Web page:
When it came out (2005), I thought The End of Poverty by Sachs was the ravings of a lunatic. Munk’s book shows I was right but I had to admit that George Soros giving Sachs $100 million or whatever to put his ideas into practice (to “test” them) was considerably more interesting than the activities of the other billionaires Munk had written about before Sachs. Soros had an advisory board whose reaction to Sachs’s ideas was the same as mine but Soros overruled them. Soros was right. A tiny bit was learned from spending all that money, which is better than learning nothing. Certainly I learned more than if the money had been used to buy a private jet.
As an assistant professor doing animal learning experiments, I saw over and over that it was incredibly hard to learn anything. Anything. No doubt all science professors who are honest learn this. But then I saw something that is less easy to see: If doing the “right” thing pays off worse than we expect — Sachs’s flamboyant failure in Africa is an example — then doing the “wrong” thing should pay off better. If spending an enormous amount of money we learn less than expected, then when we spend very little money we should learn more than expected. This is the upside of ignorance. The less you know, the easier it is to learn more. And we know much less than famous professors, such as Sachs, say we know.
My personal science is the polar opposite of what Sachs did. He tried to help others (poor Africans), I try to help myself. He tries to help people he knows almost nothing about, I try to help myself — and I know a lot about myself. He tried to do something big (end poverty). I try to do something small (e.g., sleep better). What he did cost millions of dollars. What I do costs nothing. I can test a new idea about how to sleep better in days. Sachs took years to test his ideas. For me, failure costs almost nothing. Sachs’s failure cost him years of his life. You have to be an extraordinary person with great talent to do what Sachs did. Whereas anyone can do personal science.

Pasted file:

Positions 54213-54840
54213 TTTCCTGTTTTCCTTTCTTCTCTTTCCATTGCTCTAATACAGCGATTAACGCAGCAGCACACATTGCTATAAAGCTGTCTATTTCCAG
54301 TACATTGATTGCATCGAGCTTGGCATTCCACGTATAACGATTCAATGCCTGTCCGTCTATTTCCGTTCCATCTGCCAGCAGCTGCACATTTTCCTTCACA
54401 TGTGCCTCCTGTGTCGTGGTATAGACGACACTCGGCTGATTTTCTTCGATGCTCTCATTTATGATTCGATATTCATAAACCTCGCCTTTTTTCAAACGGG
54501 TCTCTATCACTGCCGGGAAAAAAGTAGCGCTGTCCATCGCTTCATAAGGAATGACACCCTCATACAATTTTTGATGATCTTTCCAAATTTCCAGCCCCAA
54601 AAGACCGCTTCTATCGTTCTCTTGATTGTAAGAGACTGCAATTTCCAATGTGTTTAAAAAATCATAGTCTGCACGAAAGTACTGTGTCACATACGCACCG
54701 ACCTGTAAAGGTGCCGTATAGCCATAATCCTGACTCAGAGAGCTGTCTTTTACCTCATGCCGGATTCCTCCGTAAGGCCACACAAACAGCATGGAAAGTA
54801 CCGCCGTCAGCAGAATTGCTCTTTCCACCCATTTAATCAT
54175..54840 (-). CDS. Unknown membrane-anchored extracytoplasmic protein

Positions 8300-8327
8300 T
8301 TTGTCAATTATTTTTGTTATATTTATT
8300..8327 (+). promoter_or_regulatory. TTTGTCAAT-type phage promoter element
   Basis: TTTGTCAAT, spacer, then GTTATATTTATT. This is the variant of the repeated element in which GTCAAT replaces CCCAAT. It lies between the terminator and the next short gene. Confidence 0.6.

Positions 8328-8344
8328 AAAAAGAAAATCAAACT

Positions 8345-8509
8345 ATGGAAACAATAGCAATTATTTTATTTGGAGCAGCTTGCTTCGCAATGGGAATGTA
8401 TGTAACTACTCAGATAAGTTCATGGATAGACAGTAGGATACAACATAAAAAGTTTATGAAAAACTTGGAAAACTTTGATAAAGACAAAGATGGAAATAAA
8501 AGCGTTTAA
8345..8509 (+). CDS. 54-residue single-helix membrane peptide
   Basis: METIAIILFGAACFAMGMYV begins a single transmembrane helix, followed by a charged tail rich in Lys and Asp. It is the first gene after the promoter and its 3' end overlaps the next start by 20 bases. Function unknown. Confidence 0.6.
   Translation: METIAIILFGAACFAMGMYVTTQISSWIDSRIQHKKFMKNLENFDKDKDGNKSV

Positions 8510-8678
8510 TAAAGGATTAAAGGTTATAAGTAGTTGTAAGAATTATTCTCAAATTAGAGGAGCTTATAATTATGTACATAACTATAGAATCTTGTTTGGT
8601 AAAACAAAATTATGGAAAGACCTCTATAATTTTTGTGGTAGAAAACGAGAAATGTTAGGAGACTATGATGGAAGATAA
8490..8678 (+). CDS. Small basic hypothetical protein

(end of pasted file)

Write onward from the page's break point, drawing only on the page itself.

Although the blog Mr. Heisenbug (“Respect the microbiota”) is quite new, I have learned a lot from it, especially about the importance of fiber. I interviewed the blogger:
HEISENBUG My name is Shant Mesrobian. My professional/academic background has no relation to the content of the blog. My background is in tech/politics/publishing. The blog is just a side hobby and is produced from independent research. (I’m a “non-expert” as you might call it.) (more…)